Abstract and Keywords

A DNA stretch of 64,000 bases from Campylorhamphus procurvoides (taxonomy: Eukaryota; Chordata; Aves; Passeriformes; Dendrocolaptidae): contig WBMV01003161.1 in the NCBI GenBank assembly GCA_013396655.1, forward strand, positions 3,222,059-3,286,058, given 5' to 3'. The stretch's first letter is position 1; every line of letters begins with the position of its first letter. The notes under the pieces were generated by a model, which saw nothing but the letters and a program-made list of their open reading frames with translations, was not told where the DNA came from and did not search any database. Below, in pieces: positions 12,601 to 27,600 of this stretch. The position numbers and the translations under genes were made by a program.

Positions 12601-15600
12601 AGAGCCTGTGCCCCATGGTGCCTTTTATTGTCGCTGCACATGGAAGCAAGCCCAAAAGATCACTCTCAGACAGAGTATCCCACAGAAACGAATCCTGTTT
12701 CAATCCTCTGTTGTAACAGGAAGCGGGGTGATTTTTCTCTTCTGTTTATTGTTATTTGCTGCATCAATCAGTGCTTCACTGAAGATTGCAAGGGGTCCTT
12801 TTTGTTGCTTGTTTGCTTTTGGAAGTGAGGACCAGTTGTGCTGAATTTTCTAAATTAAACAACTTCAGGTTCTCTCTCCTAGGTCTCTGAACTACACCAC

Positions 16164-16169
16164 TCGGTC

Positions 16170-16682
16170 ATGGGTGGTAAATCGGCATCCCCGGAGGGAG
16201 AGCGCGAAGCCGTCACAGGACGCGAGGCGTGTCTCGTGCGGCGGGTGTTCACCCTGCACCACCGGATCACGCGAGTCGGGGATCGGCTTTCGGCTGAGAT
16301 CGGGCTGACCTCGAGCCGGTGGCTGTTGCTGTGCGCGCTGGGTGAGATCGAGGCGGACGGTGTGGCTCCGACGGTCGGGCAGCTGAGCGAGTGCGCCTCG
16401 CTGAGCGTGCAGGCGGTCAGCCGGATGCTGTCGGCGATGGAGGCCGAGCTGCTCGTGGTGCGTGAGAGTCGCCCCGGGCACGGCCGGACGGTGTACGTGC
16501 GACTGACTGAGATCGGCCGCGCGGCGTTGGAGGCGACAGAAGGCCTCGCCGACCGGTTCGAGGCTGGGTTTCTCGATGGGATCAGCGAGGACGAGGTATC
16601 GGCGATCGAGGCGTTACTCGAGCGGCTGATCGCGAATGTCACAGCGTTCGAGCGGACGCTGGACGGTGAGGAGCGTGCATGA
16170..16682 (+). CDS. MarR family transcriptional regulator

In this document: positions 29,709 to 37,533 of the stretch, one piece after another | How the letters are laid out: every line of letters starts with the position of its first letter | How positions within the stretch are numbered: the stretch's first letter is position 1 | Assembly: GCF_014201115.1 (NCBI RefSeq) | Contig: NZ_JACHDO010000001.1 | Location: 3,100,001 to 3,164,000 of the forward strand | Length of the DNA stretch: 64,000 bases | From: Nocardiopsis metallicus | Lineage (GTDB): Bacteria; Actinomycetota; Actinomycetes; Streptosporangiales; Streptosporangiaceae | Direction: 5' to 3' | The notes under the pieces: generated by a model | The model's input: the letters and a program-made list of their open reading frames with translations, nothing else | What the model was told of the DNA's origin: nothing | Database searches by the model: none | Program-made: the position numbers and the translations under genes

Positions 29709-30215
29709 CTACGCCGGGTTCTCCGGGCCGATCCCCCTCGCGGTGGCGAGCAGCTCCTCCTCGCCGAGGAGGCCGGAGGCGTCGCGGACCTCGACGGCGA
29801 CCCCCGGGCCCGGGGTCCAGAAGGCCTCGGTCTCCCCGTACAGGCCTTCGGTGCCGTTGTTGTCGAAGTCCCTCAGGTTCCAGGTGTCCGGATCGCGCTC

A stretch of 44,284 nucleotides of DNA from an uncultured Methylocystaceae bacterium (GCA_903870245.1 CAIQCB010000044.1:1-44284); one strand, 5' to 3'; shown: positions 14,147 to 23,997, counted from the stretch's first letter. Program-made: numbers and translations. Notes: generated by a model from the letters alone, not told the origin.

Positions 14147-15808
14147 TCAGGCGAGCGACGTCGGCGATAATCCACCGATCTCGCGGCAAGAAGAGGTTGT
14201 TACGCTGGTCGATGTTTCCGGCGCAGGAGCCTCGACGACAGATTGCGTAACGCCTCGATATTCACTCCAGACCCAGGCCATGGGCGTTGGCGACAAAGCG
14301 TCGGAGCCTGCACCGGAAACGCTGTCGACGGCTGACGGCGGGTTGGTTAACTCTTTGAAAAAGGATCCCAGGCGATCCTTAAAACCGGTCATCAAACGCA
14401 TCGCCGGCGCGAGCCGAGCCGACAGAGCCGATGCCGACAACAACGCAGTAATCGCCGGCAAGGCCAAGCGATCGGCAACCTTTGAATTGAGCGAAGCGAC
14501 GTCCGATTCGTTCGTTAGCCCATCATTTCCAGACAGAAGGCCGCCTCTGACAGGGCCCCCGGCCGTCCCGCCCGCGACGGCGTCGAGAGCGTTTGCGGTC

John Milton seeks in the regicide tracts the reform of literary culture at the moment of both political and religious reformation, and he looks beyond an English theatrical culture tainted by Stuart patronage to the political and moral lessons of classical, anti-tyrannical closet drama. The idea of a Miltonic ‘expulsion’ of Shakespeare after the regicide would not be accepted by those who have argued for a strong and positive Shakespearean presence in Paradise Lost. It has been found puzzling that Macbeth ‘never seems to be quoted in the literature of 1640–60’. The submerged presence of Macbeth in the Tenure does not offer a sound basis on which to argue for or against the beginnings of a Miltonic expulsion of Shakespeare, although the bias of argument has been towards Milton's reading against the grain of Macbeth's pro-Stuart and divine-right sympathies.
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